3 takeaways from Bassett Furniture’s latest earnings report

BASSETT, Va. – Home Furniture Manufacturer and Retailer Basset Furniture reported third-quarter sales of $118 million, up 12.5% ​​from the same quarter last year, but down $10 million from the second quarter.

CEO Robert Spilman highlighted many key points in the company’s recent earnings report, but a few things stand out:

Inventory issues will remain for 6 months

“As sales of the product slowed in early April, incoming shipments, often months late due to Asian production delays, began to inflate our inventory levels,” Spilman said. “As a result, we have aggressively reduced parts of our Club Level range and have suffered significant margin declines in doing so over the past four months. We expect this momentum to continue over the next six months. months as we align inventory levels with current selling rates.

“Overall inventory of $91.7 million at the end of the August quarter actually declined for the first time since pandemic construction and should have peaked for the Bassett footprint for the foreseeable future.”

Padding performs better than checkout items

Spilman said the company’s overall wholesale segment grew 8.1% from 2021, with padding increasing 12.5%. The wood activities experienced modest growth of 1.3%.

“The resurgent performance of our Newton, NC upholstery complex, where combined shipments increased 21.5% and divisional profitability returned to pre-COVID levels, was significant. for the period,” he said. “We are now producing goods whose material costs are fully reflected in the price at which they are charged, as the runaway price increases we have absorbed over the past two years have subsided.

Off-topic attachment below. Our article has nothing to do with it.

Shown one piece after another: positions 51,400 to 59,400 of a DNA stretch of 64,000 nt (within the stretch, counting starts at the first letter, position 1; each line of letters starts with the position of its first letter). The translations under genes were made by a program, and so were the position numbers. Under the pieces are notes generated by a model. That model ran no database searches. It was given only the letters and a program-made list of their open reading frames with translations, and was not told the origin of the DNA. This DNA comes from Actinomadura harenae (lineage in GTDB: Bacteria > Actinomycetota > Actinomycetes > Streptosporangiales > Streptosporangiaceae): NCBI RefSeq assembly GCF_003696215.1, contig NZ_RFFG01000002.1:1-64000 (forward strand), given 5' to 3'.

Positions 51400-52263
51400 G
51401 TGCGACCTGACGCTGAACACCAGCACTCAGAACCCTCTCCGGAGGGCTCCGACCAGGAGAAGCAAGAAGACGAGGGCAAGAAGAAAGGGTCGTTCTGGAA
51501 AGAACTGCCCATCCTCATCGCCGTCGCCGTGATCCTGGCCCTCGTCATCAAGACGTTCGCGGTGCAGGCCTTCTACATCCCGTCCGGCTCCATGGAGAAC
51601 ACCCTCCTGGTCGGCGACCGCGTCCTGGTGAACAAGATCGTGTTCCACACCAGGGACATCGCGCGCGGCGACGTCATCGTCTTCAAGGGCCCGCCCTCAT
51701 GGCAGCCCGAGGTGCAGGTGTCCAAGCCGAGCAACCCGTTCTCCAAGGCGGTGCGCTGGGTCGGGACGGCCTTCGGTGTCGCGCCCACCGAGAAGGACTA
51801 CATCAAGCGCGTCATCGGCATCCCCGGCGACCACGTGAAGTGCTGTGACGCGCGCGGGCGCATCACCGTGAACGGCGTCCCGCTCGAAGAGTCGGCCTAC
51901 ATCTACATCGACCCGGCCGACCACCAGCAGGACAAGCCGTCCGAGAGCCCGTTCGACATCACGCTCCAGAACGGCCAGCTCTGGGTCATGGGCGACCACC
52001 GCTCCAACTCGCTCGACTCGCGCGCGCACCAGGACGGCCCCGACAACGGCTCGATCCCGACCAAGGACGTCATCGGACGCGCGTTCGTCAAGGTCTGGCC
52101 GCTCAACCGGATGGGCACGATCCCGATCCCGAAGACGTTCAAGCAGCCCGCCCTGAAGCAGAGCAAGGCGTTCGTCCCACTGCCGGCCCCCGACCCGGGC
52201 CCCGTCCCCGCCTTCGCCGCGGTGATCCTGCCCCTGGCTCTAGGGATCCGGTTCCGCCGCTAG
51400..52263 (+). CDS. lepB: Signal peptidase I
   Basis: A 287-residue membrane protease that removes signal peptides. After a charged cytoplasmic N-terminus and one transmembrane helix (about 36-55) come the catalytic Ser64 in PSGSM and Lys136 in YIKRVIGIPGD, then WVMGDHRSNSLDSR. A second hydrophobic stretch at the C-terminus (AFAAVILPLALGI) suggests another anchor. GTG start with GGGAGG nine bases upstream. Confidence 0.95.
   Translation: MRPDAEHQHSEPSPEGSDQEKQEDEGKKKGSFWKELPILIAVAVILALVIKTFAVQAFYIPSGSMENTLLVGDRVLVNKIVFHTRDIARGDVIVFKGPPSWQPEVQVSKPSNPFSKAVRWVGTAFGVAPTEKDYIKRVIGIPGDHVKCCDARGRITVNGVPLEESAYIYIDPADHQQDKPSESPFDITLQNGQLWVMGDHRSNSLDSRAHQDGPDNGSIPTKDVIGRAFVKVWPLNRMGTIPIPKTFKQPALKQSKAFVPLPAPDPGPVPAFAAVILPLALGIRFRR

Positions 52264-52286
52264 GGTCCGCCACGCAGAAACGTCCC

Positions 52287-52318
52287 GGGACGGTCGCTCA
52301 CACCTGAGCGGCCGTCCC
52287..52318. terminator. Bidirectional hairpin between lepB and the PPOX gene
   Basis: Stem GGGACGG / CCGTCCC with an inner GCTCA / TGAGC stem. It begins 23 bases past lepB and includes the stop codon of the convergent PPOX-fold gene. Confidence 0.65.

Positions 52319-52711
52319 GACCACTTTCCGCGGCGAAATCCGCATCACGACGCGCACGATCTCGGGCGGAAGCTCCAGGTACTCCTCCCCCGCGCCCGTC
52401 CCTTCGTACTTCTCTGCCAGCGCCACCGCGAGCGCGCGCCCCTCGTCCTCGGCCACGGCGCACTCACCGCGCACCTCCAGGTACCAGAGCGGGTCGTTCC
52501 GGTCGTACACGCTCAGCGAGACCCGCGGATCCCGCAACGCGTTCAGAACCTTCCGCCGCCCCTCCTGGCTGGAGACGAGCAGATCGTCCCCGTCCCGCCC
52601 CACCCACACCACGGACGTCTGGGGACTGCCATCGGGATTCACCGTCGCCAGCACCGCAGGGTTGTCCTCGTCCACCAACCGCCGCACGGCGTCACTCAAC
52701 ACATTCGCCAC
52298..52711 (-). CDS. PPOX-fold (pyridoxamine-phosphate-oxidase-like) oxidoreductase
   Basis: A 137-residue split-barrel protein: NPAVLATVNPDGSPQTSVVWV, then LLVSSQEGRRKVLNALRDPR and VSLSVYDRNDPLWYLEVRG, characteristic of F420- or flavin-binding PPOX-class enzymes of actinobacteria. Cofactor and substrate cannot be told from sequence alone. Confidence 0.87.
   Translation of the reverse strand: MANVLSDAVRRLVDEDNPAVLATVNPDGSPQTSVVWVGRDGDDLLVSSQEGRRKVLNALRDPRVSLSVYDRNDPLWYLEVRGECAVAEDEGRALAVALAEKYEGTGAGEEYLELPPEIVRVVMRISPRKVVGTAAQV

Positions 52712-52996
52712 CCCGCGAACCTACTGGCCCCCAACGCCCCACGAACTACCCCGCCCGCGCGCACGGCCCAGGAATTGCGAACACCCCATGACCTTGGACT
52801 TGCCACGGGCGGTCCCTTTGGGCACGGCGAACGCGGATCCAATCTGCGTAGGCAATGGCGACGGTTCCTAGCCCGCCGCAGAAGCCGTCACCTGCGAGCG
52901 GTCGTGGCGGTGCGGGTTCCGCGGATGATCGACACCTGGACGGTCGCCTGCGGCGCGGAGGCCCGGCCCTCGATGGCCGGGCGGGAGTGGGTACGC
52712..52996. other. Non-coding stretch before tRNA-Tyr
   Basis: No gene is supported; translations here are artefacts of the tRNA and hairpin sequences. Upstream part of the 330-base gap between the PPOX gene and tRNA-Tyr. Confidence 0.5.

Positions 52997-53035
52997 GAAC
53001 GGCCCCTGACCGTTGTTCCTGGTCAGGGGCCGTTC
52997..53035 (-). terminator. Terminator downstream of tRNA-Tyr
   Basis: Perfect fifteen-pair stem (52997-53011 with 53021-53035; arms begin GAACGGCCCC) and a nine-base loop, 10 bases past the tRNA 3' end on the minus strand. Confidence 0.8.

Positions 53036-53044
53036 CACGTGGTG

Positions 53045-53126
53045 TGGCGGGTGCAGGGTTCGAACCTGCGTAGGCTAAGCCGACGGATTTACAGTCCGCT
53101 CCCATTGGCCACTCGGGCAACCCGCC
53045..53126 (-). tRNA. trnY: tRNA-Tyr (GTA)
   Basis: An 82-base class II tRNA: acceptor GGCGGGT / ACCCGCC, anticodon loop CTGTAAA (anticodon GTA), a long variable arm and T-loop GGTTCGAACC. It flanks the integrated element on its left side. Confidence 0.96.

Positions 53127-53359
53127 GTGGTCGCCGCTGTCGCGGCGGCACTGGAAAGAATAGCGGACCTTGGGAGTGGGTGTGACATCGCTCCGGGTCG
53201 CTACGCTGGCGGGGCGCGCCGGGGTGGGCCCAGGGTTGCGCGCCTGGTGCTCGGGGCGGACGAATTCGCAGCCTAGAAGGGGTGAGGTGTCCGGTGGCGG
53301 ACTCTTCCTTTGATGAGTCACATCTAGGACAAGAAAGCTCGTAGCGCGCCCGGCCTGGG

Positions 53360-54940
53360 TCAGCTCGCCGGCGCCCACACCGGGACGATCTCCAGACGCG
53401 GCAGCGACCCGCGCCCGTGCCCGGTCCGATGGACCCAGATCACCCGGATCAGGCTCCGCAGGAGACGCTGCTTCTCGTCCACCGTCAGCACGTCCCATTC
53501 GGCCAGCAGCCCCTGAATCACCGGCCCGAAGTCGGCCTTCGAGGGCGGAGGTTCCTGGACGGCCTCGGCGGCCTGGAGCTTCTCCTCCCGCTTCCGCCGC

“Additionally, we’re excited about the early success of the new ‘Modern Casual’ product line which hit stores in time for Labor Day, which we’re counting on to help us maintain our production schedules on the right way. Fabric breakdowns have improved dramatically from the depths of the pandemic chaos of 2021, and our delivery times have improved markedly over the past few months. »

Inflation and high mortgage rates are hurting demand

“High inflation, rising mortgage rates and a slowing housing market have certainly weighed on the stock value of publicly traded furniture companies this year,” Spilman said. “We’re definitely in the mode of ‘focusing on what we can control’ because there are larger forces at work right now than Bassett in a macro sense. To that end, we invested in a robust marketing program for the recent three-week Labor Day promotion, and the results were quite gratifying as our retail stores saw better than 2020 sales volumes and 2021, which were, of course, very strong. .

“We believe that while our clients are smarter with their disposable income today than two years ago, their personal balance sheets are strong. So there will be people in the market, and we have to convince them. Meanwhile, Bassett has the financial strength to weather a downturn and an integrated strategy designed to deliver multiple avenues of growth going forward.

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